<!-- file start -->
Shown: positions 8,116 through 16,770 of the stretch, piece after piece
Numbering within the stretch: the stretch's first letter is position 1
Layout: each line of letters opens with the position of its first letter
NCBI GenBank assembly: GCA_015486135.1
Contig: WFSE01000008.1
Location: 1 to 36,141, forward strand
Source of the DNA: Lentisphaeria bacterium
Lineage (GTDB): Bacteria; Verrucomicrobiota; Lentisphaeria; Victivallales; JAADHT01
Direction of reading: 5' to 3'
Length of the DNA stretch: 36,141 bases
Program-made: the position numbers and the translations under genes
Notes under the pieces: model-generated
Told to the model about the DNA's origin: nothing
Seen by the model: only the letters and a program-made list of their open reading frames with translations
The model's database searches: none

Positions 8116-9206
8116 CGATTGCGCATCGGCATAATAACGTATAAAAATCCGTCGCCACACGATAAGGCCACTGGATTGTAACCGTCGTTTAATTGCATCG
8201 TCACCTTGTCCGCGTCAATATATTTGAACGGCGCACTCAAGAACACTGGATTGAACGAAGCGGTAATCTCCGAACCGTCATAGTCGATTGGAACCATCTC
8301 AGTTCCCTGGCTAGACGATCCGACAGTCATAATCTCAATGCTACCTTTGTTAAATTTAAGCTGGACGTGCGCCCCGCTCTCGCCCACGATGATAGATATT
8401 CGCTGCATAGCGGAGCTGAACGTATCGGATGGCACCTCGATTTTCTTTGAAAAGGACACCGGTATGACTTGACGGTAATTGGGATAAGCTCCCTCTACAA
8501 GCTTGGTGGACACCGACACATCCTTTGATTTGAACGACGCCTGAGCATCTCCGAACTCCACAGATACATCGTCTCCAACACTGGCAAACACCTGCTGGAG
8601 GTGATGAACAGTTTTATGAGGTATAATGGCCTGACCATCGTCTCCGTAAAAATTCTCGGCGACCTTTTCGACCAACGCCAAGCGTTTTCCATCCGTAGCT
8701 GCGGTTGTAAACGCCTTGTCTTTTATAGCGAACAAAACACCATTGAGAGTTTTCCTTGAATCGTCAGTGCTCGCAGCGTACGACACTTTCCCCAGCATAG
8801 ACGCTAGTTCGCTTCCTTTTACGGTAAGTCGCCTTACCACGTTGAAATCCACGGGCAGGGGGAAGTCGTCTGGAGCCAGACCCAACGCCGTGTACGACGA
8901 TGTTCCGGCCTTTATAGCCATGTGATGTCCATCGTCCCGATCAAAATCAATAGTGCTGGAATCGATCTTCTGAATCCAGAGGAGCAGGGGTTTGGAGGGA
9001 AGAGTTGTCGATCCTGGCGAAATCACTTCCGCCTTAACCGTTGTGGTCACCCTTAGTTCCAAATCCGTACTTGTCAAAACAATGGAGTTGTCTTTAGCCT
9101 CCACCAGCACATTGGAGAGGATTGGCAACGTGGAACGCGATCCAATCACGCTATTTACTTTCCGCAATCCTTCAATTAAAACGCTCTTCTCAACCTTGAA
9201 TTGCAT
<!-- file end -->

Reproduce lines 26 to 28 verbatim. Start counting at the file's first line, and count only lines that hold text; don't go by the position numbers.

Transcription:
9001 AGAGTTGTCGATCCTGGCGAAATCACTTCCGCCTTAACCGTTGTGGTCACCCTTAGTTCCAAATCCGTACTTGTCAAAACAATGGAGTTGTCTTTAGCCT
9101 CCACCAGCACATTGGAGAGGATTGGCAACGTGGAACGCGATCCAATCACGCTATTTACTTTCCGCAATCCTTCAATTAAAACGCTCTTCTCAACCTTGAA
9201 TTGCAT